May 11, 2023

Hormonal Imbalance – Are your Hormones out of Whack?

Do you struggle with weight gain or weight loss resistance?  Irritability or mood swings?  Hot flashes or night sweats?  Decreased libido or low sex drive?  Are you fatigued?  Are your periods changing – becoming more or less frequent, heavier or lighter?  Do you notice changes to your hair or skin?  These are all symptoms that could be associated with hormonal imbalance.  


Females and males both have estrogen, testosterone, and progesterone.  Of course, males have higher levels of testosterone compared to females but none-the-less males need a certain amount of estrogen and females needs testosterone.  


There are 3 types of estrogen.  You can view them as the 3 sisters of estrogen – the beautiful one, the callous sister, and the weak sister.  Estradiol is the most potent estrogen and gives rise to our female sex characteristics – beautiful hair, skin, nails and body shape as well as heart health.  Estrone is the estrogen of menopause and primarily comes from conversion of testosterone in the fatty tissue and adrenal DHEA.  And estriol is a weak estrogen that is primarily associated with pregnancy.  

Estrogen is primarily made in the ovaries but also comes from your adrenal glands (the glands that sit on top of your kidneys) and some from conversion of testosterone to estrogen in the fatty tissue. Estrogen levels are highest mid month and decline the closer you get to menstruation.  At menopause estrogen levels drop.

Symptoms of low estrogen:

  • Less frequent menstrual cycles
  • Difficulty falling or staying asleep
  • Hot flashes or night sweats
  • Dryness of the vaginal tissues
  • Mood swings
  • Low libido

Symptoms of high estrogen:

  • Weight gain, particularily in the mid-section
  • Heavy periods
  • Fibrocystic breasts
  • Uterine fibroids
  • Low libido
  • Anxiety


Progesterone is our relaxation hormone.  It is secreted from the corpus luteum which produces the hormone progesterone that makes your uterus a healthy environment for a developing fetus. A new corpus luteum forms each time you ovulate and breaks down once you no longer need it to make progesterone i.e. every month you are not pregnant.   As progesterone levels fall the women will experience her menstrual bleed.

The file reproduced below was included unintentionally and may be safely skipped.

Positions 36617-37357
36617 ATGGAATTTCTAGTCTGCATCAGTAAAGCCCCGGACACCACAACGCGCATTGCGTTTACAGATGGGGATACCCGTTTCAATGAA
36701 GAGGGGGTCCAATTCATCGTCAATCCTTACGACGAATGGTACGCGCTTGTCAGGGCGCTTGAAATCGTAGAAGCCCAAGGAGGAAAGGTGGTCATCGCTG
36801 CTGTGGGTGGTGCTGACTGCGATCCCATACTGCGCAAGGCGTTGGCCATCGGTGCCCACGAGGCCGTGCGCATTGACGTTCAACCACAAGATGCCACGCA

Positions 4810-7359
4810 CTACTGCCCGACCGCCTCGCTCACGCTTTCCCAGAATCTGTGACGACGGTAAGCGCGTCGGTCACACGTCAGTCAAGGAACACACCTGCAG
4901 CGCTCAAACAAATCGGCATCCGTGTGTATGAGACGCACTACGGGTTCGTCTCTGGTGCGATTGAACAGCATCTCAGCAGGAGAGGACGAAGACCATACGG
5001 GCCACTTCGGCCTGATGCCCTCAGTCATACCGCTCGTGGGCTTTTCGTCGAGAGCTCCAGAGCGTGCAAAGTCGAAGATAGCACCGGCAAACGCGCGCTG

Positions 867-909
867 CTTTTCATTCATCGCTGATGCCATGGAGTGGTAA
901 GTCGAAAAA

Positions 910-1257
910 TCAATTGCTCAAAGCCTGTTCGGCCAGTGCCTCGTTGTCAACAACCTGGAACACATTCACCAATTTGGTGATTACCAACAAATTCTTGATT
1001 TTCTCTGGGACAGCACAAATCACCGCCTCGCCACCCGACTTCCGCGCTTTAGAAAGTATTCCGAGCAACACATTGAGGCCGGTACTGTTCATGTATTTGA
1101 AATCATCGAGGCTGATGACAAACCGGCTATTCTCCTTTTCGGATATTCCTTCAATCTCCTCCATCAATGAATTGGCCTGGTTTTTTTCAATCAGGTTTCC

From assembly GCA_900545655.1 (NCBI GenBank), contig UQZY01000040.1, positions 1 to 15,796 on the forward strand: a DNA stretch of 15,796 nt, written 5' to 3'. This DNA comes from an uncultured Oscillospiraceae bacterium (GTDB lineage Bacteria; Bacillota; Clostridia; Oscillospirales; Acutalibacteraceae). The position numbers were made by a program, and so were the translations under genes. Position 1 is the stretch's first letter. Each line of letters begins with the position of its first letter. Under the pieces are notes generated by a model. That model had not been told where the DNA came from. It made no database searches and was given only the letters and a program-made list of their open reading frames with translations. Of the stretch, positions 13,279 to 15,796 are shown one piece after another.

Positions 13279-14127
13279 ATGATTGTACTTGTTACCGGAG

Symptoms of low progesterone:

  • Spotting
  • Missed periods
  • Infertility or a history of miscarriages

Low progesterone levels also lead to symptoms of estrogen dominance.  Estrogen is proliferative causing tissue growth while progesterone is anti-prolifterative, so a lack of progesterone, with even normal estrogen levels, can lead to symptoms of estrogen dominance or high estrogen. 


Testosterone is our hormone for muscle, memory, stamina, strength and libido supporting muscle and bone health as well as sexual desire.  Testosterone is the primary sex hormone in men but it also is important for female health.  Testosterone is made in ovaries and adrenal glands in women and in the leydig cells in the testes in men. 

Symptoms of testosterone excess: 

  • Irregular periods
  • Male-pattern hair loss
  • Aggression
  • Acne
  • Deeper voice
  • Increased muscle mass

Women may also suffer with symptoms of polycystic ovarian syndrome – multiple cysts on the ovaries – that leads to symptoms similar to testosterone excess.

Symptoms of low testosterone:

  • Decreased libido
  • Decreased muscle mass
  • Osteoporosis


When our hormones are not in balance, we can have a wide variety of symptoms as you can see.  Hormones, however, are a downstream symptom.  Hormones being “out of whack” is a sign that something else in the body is “out of whack.”  

Increased inflammation from poor diet, gut dysbiosis, stress, poor sleep, and toxins causes the body to not produce hormones the way it naturally should or “steal” hormones to help other processes in the body work better.   This is known as the cortisol steal.  

Increased stress can be from external (environmental and emotional) factors as well as internal factors like toxins, parasites/bacterial/or fungal pathogens, viruses, and diet will alter our hormone pathways. 


As stated earlier, hormonal imbalance is downstream effect meaning something else in the body is off.  Finding and treating imbalance, overloads, and deficiencies is the best way to treat hormonal imbalance to set your body up for long term health and happiness.  

Things you can do at home:

  1. Eat an anti-inflammatory diet
  2. Make sure you are having a daily bowel movement.  If you struggle with constipation or diarrhea, see a functional practitioner to address this issue. 
  3. Clean up your environment!  Use toxin free cleaning and personal care products. 
  4. Eat organic, grass-fed, pasture raised animal products
  5. Get good quality sleep! 
  6. Practice strategies to reduce stress

Balancing hormones is a very complex and personalized process, so it is important to work with a practitioner who has experience treating hormonal imbalance.  If you or someone you know may be struggling with mold toxicity schedule a FREE consult here.  

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